Rhett A. Butler, mongabay.com
Located in a mountainous area near the border with Guatemala, Cusuco National Park in Honduras is recognized by researchers as a critical refuge for endangered amphibians in a country that has suffered from widespread deforestation. But while the park largely escaped the devastation that has affected other protected areas in Honduras, the situation seems to be changing: since 2010 there has been a sharp increase in deforestation. Poachers, small farmers, and cattle ranchers are moving into the park using a network of research trails and camps established by Operation Wallacea, a British conservation science NGO.
Surveying Cusuco, Operation Wallacea researcher Niall McCann documented "a catastrophic drop in the tapir population" as well as dozens of instances of clearing, hunters' camps, plantations, and illegal logging. Dismayed, McCann reached out to authorities. His pleas seemed to fall on dead ears, but then after reaching out to local media, the Minister Director of the Institute of Conservation and Forestry (ICF), and the Minister for the Environment, authorities took action, sending patrols into the park and mobilizing support for expanded protection.
"Amazingly, between August and the end of November the military recorded no further deforestation, and plans were afoot to set up a semi-permanent camp inside the Park, and a permanent base (as they have in many villages) in one of the villages from which a lot of the illegal activity stems," McCann explained.
But the gains may be fleeting. In December and January there were no further patrols and local reports indicated an uptick in deforestation.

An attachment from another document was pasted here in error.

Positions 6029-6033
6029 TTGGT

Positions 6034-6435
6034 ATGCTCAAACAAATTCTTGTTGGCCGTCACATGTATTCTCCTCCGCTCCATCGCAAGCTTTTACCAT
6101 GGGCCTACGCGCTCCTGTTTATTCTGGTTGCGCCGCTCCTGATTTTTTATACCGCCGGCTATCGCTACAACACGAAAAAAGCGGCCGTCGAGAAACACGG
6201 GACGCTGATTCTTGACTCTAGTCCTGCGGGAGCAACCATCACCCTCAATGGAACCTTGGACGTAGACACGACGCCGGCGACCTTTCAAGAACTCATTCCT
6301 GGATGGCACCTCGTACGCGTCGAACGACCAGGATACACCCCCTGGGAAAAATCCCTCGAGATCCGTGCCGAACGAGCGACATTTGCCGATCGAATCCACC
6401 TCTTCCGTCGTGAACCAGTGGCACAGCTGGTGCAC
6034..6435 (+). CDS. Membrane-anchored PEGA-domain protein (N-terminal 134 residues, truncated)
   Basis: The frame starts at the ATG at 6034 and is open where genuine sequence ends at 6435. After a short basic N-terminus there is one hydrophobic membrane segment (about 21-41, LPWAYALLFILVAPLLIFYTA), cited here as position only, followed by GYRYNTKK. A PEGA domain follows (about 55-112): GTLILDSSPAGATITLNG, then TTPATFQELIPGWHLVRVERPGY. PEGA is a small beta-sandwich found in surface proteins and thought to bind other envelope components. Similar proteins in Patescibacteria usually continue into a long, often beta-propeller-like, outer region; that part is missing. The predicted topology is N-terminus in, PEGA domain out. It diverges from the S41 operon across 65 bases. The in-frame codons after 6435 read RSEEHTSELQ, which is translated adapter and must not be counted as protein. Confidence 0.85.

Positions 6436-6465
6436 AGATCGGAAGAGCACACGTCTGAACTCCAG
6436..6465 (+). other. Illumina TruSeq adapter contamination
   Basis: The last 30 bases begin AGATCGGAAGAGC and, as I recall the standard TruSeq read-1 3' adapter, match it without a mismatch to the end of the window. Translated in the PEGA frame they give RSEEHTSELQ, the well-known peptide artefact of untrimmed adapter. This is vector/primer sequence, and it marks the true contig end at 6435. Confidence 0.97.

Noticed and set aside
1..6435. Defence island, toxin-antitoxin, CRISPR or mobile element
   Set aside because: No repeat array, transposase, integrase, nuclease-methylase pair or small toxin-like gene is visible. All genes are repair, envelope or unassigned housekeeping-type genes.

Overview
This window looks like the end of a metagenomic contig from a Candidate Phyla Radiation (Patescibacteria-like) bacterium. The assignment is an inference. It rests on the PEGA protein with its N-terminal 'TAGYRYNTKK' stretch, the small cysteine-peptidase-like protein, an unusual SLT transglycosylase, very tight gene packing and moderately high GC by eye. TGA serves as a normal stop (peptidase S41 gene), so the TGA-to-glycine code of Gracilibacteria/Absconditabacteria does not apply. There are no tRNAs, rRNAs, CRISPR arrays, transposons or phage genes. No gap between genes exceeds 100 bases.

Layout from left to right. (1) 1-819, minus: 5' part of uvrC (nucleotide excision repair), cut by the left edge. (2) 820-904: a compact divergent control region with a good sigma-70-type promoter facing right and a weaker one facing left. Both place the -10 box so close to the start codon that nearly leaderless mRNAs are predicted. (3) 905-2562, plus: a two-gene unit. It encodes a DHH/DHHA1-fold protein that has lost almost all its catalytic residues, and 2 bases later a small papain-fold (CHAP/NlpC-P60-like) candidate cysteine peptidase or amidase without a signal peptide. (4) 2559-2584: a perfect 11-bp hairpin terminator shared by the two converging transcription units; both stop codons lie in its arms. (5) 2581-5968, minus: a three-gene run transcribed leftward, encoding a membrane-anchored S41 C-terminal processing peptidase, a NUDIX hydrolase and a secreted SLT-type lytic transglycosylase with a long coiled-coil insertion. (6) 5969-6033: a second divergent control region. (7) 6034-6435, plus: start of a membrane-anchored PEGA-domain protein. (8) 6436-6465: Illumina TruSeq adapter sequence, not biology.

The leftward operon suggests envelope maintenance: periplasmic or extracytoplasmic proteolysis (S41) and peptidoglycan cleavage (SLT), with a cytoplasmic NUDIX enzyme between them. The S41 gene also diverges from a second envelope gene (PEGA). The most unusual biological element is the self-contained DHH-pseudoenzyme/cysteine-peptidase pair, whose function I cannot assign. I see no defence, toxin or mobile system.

In an interview with Mongabay.com, McCann discussed the situation in Cusuco and the challenges of promoting sustainable development around the park.
mongabay.com: What brought you to Honduras? And where do you work?
Niall McCann: I first came to Honduras in 2009 when I started work on my PhD on conservation genetics in Baird's tapir, the largest mammal in the Neotropics. I have spent over 11 months in the field in four regions in Honduras, mounting expeditions into un-surveyed parts of the country, but my principal study site has been Cusuco National Park, in the north west of the country.
Cusuco is a small (224k sq km) Park in the Merendon Mountains, but is hugely important in terms of biodiversity. Cusuco is important for a range of taxa, but most especially so for amphibians. At this site, 16 of 31 amphibian species are either critically endangered (10) or endangered (6). Nine of these species are endemic to Honduras and 6 of these are endemic specifically to Cusuco; recently acknowledged by the Alliance for Zero Extinction as the greatest hotspot for endemic endangered amphibian species in the country.
Traditionally Cusuco was a stronghold for the endangered Baird's tapir, with a population estimated at around 50 individuals, which represented approximately 10% of the total population in Honduras. Jaguar are recorded in the Park, which is also a nesting ground for resplendent quetzal and many other Central American jewels.
Read the rest of the interview here.